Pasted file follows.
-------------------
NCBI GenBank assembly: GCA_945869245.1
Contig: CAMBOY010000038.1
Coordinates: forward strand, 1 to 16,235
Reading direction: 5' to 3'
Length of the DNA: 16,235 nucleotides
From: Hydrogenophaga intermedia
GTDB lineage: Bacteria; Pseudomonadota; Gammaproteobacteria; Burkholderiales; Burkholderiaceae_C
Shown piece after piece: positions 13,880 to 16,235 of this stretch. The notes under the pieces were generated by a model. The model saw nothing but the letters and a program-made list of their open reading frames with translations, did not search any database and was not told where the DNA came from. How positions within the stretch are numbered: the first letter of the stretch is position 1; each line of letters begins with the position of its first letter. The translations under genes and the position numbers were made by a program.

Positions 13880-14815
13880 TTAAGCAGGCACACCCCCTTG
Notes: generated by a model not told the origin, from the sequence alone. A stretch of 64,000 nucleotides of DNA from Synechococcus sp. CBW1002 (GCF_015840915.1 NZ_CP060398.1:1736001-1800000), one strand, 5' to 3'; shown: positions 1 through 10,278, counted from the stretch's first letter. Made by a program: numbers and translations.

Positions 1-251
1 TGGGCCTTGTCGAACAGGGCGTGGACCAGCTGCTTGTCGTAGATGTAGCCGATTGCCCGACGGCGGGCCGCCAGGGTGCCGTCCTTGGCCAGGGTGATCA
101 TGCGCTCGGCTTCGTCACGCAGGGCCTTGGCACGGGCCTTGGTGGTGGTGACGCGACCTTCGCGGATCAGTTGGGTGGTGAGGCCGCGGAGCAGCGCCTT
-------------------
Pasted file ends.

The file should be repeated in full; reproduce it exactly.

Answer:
NCBI GenBank assembly: GCA_945869245.1
Contig: CAMBOY010000038.1
Coordinates: forward strand, 1 to 16,235
Reading direction: 5' to 3'
Length of the DNA: 16,235 nucleotides
From: Hydrogenophaga intermedia
GTDB lineage: Bacteria; Pseudomonadota; Gammaproteobacteria; Burkholderiales; Burkholderiaceae_C
Shown piece after piece: positions 13,880 to 16,235 of this stretch. The notes under the pieces were generated by a model. The model saw nothing but the letters and a program-made list of their open reading frames with translations, did not search any database and was not told where the DNA came from. How positions within the stretch are numbered: the first letter of the stretch is position 1; each line of letters begins with the position of its first letter. The translations under genes and the position numbers were made by a program.

Positions 13880-14815
13880 TTAAGCAGGCACACCCCCTTG
Notes: generated by a model not told the origin, from the sequence alone. A stretch of 64,000 nucleotides of DNA from Synechococcus sp. CBW1002 (GCF_015840915.1 NZ_CP060398.1:1736001-1800000), one strand, 5' to 3'; shown: positions 1 through 10,278, counted from the stretch's first letter. Made by a program: numbers and translations.

Positions 1-251
1 TGGGCCTTGTCGAACAGGGCGTGGACCAGCTGCTTGTCGTAGATGTAGCCGATTGCCCGACGGCGGGCCGCCAGGGTGCCGTCCTTGGCCAGGGTGATCA
101 TGCGCTCGGCTTCGTCACGCAGGGCCTTGGCACGGGCCTTGGTGGTGGTGACGCGACCTTCGCGGATCAGTTGGGTGGTGAGGCCGCGGAGCAGCGCCTT